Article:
A House Fit For A House Cat

Writing 101, Day 11: Today, tell us about the home you lived in when you were twelve. For your twist, pay attention to — and vary — your sentence lengths.

025Last year when I was equivalent to a 12 year old human, I was living in the same house I am now. Fancy that. A three bedroom two and a half bath single family dwelling with a finished basement and one car garage. All for me and my two humans. Our House was the ideal suburbia model of the 1980’s with its bordered wallpaper and upholstered window treatments. Classified as one of those split entry types, the front door is in the middle of the top and bottom floors, and has two sets of interior stairs. One set goes up, the other goes down.

What I liked best about the house was the textured plush carpeting. It’s wall to wall. The kind that my claws can get really good traction on to make those high speed corner turns. It’s a race track. I zoom from the front living room window, through the dining room, round the hallway corners to the other side of the house, and into the front master bedroom. And then back. Yes I am a thundering herd of elephants.

Sometimes I liked to freak my mom out with my balancing act. I’d walk along the smooth wooden railing that guards the open stair well on the top floor. It’s a one story plus 3 foot drop from there. Once she saw me slip and fall, and raced to the stairs prepared for the worst, but thanks to a protruding carpeted ledge I was able to hook onto it like Velcro and claw myself back up to safety. Boy did I ever get cuddled and kissed with relief.

The non-carpeted rooms are the  kitchen, bathrooms, laundry room, and stair landing. These places are not recommended for high speed traction. I get nowhere real fast, or spin out of control. The stair landing has an area rug that is not secured to the tiled floor and is often found bunched up against the front door from the wide angle sweep of my rear end trying to make it around the bend on a mad dash up or down.

My bathroom is downstairs in the laundry room. Mom tried to be environmentally friendly and used crushed pine for my litter. It had a pleasant woodsy scent. Downstairs was also home to the big screen TV. Dad bought me one of those multilevel scratching posts with a sling bed at the top, and placed it between their recliners so we could all watch TV together. I liked how it towered above so I could look down upon them.

My human’s children had both grown up and moved out. Yup, empty nesters. One of their bedrooms was storage and the other turned guest room was off limits in case of cat allergies. Now and then we’d have family dinners and on some of these occasions the benign stone-faced fireplace would become a hot blaze of crackling fire. It was completely mesmerizing. The garage too was a constant source of curiosity. I’m still not allowed in there. Overall, like Crosby Stills and Nash sing, “Our house, is a very, very, very fine house. With two cats in the yard, life used to be so hard. Now everything is easy, ’cause of me.….” =^,,^=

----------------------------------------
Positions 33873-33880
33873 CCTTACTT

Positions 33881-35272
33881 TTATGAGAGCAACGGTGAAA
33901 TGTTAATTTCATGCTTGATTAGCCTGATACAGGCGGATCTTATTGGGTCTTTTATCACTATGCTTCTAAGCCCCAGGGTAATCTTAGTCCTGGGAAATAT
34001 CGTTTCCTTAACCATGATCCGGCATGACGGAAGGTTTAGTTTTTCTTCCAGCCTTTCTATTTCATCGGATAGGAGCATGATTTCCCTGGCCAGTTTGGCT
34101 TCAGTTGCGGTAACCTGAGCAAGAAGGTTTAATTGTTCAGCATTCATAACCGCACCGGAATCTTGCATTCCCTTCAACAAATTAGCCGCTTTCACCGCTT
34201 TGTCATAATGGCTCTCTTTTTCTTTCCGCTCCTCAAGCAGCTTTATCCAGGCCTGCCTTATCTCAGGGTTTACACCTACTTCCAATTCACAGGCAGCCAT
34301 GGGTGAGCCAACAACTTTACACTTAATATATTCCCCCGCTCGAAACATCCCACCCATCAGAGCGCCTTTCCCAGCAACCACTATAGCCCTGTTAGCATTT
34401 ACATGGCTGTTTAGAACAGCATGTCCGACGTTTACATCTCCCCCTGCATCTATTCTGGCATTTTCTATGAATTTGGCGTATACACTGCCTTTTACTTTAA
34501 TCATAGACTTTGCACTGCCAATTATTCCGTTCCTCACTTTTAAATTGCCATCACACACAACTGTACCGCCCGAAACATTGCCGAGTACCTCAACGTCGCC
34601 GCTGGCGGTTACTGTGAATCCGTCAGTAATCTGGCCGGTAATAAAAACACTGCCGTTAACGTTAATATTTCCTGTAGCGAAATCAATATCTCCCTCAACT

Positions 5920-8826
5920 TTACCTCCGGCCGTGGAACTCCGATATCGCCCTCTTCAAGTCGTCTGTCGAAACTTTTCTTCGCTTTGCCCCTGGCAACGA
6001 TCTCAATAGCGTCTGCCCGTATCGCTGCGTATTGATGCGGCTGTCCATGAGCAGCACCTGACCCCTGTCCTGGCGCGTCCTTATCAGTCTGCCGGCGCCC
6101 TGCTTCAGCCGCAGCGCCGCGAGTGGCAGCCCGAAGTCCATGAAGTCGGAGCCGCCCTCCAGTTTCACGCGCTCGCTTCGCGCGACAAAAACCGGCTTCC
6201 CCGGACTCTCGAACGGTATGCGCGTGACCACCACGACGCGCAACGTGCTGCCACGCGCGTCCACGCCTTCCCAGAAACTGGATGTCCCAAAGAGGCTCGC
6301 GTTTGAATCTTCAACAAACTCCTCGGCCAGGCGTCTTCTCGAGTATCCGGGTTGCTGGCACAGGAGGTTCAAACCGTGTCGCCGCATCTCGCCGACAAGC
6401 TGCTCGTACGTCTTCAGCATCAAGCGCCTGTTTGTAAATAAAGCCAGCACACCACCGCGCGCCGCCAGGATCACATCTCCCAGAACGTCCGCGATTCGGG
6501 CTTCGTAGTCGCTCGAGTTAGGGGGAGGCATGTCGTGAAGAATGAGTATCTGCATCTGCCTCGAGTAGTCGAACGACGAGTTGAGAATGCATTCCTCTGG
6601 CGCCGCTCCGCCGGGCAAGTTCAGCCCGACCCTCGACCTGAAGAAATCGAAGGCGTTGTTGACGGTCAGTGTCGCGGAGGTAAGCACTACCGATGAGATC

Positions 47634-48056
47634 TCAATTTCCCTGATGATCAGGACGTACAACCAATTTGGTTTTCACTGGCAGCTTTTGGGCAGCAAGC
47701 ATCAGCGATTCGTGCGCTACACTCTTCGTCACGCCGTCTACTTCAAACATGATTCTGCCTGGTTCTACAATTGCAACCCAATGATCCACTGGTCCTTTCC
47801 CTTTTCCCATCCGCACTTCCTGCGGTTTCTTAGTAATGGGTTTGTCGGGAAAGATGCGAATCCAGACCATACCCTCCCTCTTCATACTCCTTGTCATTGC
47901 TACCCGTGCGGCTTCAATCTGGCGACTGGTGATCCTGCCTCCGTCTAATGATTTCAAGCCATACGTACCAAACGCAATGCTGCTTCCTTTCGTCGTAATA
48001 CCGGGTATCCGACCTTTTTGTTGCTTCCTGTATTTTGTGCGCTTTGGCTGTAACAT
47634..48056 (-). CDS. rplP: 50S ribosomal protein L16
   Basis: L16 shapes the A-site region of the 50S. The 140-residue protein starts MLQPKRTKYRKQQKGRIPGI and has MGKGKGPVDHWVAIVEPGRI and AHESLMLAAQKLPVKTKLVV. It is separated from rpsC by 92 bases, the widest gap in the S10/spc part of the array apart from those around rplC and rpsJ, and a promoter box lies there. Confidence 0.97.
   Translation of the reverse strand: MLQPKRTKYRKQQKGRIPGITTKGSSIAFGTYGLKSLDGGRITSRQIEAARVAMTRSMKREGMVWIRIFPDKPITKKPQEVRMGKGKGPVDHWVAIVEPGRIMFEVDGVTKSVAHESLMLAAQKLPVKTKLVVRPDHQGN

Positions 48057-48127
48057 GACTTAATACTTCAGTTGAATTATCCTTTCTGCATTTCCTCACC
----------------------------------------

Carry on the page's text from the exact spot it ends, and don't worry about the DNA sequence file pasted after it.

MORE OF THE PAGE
Flavourites of Kittenhood

Writing 101 Day 10, Today, be inspired by a favorite kittenhood meal. For the twist, focus on infusing the post with your unique voice — even if that makes you a little nervous.


My earliest memory is of a not so inspiring kittenhood meal that consisted of some kind of a wet meaty slurry and a bowl of water. About a month later, the slurry became more solid and was joined by another bowl containing little bites of crunchy food. We called them crunchies because kibble sounded a little too dog. Turkey, chicken, beef and fish, my palate was well diversified, and well, still is. Once in a while my human mom would give me a tiny bowl of milk as she had done for all her previous kittens and cats, but then she was “advised” that cows milk was bad for us. I didn’t have a problem digesting it but she didn’t want to take any more chances even though her cat Coco had lived for 18 years supplemented with cows milk now & then.

My humans would be away all day, so being more nocturnal than diurnal, I mostly slept during that time. They’d play with me in the evening, but when they went to bed, I’d be still be wide awake. I tried to sleep with them but after getting rolled on or kicked off the bed once too many times, I ventured back down to the basement and there I learned to hunt. Now being an indoor cat you’d wonder what I would hunt for. Bugs! You’d be surprised how many bugs would come out of the wood work in the dark. I didn’t have to go outside, they came in. Bugs are like vitamins. Spiders, moths, earwigs etc.  Some tasted better than others, but they were all fun to try to catch. Another odd food that I like is lettuce and grass. My human dad would say I’m my mom’s cat because she likes her greens too.  My dad’s not much of a green food guy at all.